Without doubt the online health‐information environment is going mobile According to a new report from research2guidance in 2015 there will be 1.4 billion Smartphone users and 500 million of them will use health applications. As of February 2010, there were nearly 6,000 such health apps within the Apple AppStore. Of these, 73% were intended for use by consumer or patient end-users, while 27% were targeted to health care professionals.
Medical professionals are proving to be the early adopters with 64% of US physicians already carrying Smartphones, as do 99% of residents. Apps geared to doctors include alerts, medical reference tools, diagnostic tools, continuing medical education, and patient records programs. Consumer-oriented apps include those for medication compliance, mobile and home monitoring, home care, managing conditions, and wellness/fitness.
The Pew Internet Project’s latest survey of American adults, revealed 17 percent of cell phone users look up health or medical information on their device, and many also have health-related apps on their Smartphones to get nutrition information, count calories, calculate body mass index and learn new exercises.
The November 2010 issue of the Harvard Health Letter describes some of the highest-rated and most widely used Smartphone iPhone and Android apps for common health problems. I was amazed to find how many useful apps there were. These are a few of the apps that have been reviewed.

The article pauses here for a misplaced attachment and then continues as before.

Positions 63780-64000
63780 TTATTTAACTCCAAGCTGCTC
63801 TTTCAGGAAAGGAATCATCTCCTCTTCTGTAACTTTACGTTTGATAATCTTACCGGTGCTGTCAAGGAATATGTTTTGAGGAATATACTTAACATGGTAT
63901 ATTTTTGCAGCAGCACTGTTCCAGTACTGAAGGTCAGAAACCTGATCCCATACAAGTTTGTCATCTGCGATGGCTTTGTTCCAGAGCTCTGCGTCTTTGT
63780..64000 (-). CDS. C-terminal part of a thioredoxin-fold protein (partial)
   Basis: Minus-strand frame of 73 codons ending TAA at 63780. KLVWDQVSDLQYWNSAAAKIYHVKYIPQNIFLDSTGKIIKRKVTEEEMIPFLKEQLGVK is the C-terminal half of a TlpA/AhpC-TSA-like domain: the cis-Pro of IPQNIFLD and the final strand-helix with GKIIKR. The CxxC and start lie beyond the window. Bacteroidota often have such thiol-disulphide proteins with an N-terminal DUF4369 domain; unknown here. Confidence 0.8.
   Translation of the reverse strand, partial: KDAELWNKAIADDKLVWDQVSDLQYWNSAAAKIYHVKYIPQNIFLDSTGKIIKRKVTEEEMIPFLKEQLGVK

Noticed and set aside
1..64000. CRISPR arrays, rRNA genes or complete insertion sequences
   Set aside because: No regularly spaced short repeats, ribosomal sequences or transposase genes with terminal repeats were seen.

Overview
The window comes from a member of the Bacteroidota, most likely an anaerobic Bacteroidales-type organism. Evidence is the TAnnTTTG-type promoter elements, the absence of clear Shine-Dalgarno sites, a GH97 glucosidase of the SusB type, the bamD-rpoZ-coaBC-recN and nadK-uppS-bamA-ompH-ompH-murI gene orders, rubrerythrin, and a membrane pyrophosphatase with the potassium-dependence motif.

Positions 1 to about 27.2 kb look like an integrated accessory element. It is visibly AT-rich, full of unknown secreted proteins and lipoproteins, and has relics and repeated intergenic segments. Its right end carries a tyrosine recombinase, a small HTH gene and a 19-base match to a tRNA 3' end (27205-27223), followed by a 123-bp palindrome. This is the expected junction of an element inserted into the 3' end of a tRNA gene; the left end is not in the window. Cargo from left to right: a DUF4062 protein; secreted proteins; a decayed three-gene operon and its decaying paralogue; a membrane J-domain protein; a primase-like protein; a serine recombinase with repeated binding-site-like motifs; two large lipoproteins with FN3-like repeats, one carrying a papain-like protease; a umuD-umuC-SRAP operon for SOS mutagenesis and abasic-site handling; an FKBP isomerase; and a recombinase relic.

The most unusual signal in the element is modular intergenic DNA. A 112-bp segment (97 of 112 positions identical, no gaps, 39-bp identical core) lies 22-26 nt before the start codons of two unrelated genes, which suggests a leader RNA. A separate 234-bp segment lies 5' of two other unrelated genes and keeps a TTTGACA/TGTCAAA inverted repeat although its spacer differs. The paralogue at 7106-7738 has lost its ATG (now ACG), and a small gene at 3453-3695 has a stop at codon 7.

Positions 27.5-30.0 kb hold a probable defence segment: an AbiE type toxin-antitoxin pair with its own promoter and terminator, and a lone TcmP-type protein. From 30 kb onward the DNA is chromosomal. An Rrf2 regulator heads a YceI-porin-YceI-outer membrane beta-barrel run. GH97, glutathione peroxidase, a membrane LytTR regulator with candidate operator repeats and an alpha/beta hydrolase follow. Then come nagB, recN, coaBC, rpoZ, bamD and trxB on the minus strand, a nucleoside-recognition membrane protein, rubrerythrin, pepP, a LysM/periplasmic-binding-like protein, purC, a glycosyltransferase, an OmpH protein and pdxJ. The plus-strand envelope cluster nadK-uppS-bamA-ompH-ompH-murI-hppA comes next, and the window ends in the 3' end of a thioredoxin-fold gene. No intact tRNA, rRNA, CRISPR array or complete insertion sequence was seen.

- Tap and Track is an all-in-one app for diet and exercise. You enter what you eat, your physical activity, your actual weight, and your target weight. It computes your nutritional intake. Each time you enter a snack or plug in a workout, you’ll receive a nutritional tally as well as the number of calories you have left for the day. The $3.99 app can generate graphs and spreadsheets tracking your progress, which can be e-mailed to your computer.
- Glucose buddy tracks glucose readings you enter four times a day, as well as food consumed, exercise, and medication. You can set alarms to remind you to take the glucose readings, note taking and on an analytic connection are features. Glucose Buddy can be downloaded free to an iPhone.
- HeartWise lets you enter your blood pressure readings along with your pulse and weight. The app will calculate your average arterial pressure and generate graphs showing fluctuations over time.
- Pocket First Aid & CPR, from the American Heart Association, offers detailed instructions for assisting accident victims and those who fall ill, including video instructions for performing procedures like CPR or using a cardiac defibrillator.
- Sleep Cycle Alarm Clock finds the best time during a chosen 30-minute period to wake you. You allow it to “observe” you for a few nights then, using its built-in motion sensor, the phone gets to know your sleep patterns well enough to find the best moment to wake you.
Read the full article on some of the highest-rated and most widely used Smartphone iPhone and Android apps for health and fitness here. > Smartphone Apps for Health